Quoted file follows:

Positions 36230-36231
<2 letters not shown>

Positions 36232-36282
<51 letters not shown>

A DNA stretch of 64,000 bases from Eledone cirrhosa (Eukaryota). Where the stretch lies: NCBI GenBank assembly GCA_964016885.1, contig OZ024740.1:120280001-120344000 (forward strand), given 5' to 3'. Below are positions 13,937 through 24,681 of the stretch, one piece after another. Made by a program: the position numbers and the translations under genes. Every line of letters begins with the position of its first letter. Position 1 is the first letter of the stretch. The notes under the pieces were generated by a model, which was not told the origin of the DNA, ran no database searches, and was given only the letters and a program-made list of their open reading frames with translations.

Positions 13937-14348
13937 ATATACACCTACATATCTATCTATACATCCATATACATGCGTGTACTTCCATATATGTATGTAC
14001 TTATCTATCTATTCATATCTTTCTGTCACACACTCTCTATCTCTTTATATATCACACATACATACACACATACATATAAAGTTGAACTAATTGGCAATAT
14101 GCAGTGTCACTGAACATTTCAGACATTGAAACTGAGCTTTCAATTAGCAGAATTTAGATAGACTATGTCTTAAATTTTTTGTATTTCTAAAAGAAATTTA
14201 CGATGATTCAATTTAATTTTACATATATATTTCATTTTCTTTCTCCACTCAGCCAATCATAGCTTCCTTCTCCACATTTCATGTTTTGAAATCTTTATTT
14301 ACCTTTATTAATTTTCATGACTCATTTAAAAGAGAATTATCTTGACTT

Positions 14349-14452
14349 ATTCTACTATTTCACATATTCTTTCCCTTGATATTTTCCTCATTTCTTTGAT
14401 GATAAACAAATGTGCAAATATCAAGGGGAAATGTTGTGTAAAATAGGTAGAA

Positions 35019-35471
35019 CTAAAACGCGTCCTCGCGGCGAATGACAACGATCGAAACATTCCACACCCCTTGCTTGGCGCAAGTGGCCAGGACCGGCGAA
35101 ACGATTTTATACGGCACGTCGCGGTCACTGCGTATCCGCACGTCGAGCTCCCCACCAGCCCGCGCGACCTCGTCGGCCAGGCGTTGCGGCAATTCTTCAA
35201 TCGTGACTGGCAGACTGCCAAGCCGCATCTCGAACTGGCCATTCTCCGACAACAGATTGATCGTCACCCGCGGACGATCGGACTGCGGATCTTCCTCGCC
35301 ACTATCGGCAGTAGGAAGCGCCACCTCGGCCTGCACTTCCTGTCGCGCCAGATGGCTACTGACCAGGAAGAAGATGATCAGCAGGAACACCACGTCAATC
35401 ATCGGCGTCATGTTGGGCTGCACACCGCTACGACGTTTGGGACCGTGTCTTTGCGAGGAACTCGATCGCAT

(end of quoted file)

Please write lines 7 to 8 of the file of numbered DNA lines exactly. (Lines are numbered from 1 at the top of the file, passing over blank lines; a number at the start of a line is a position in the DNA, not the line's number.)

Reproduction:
13937 ATATACACCTACATATCTATCTATACATCCATATACATGCGTGTACTTCCATATATGTATGTAC
14001 TTATCTATCTATTCATATCTTTCTGTCACACACTCTCTATCTCTTTATATATCACACATACATACACACATACATATAAAGTTGAACTAATTGGCAATAT